In a rousing keynote address at the New York eHealth Collaborative's Digital Health Conference, held in the Hilton in New York City, Jim Messina, recounted how his team used data to drive President Barack Obama towards re-election, and related that work to the possibilities within healthcare.
Messina, the campaign manager for the 2012 Obama re-election campaign and the national director for Organizing for Action, spoke in front of an audience of approximate 1,100 attendees at the Digital Health Conference. The speech went into detail about the methods in which the campaign team used data to drive decisions for the election. This included using algorithms for email releases, doing analytic dives to figure out which celebrity who help the President move the fundraising needle (George Clooney,) and impressively accumulating 500 pieces of data on voters within battleground states.
The data used to profile voters in battleground states helped the Obama team predict behavior and understand who was a "persuadable voter," someone worth investing time and resources in. They figured out what shows these voters watched, what methods of communication they used, and where they could vote, and unsurprisingly Obama won a majority of their support. For email blasts, the team tinkered with different tag-line wordings, fonts, and timing, and ran analysis. In total, Messina says they raised $690 million through email, text message, and other digital platforms.
"They didn't know who the undecided voters were, we did...because of the data," Messina told the audience.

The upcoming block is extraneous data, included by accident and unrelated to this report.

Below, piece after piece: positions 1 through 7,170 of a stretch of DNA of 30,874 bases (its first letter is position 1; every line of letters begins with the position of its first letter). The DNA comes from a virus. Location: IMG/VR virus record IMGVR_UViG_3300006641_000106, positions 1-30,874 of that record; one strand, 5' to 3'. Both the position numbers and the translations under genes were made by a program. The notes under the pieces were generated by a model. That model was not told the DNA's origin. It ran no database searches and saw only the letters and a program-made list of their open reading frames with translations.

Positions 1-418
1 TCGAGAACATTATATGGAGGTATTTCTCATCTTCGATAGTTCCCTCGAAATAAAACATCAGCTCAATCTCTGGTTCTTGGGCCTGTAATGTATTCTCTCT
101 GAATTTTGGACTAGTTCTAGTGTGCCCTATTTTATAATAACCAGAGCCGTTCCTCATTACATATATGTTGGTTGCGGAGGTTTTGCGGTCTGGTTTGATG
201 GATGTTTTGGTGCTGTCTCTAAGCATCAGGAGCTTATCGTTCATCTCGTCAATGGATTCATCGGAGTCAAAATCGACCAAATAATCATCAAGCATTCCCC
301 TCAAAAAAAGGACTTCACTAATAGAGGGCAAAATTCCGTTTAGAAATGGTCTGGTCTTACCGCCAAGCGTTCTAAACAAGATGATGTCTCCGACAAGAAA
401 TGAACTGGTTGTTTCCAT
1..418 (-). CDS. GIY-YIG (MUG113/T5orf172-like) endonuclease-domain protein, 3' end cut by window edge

Turning to healthcare, Messina said this kind of data can be used to help better engage patients. "Let's provide patients with data to let them make decisions," he said. "Consumers don't yet run healthcare, but they will in the next 10 years and it will change the industry forever."
In the talk, Messina talked about marrying art with science in both elections and in healthcare. He discussed the work being done at Enroll America, a nonprofit aiming to get people to sign up for health insurance. At the nonprofit, he said, leaders have used data to understand the importance of family and friends when trying to get someone to sign up for insurance and how they've brought on "local influencers" to target people through social media.
In addition, Enroll America has created graphing maps to find where the uninsured are located. Without data modeling, Messina says, they would miss millions of uninsured people and the best tactic to reach them. Another example at Enroll America, he cited, was the realization through data that text messaging was the best way to engage underserved Hispanic and Black communities. He concluded by saying the attendees could save lives and improve costs for patients because they have the data to do so.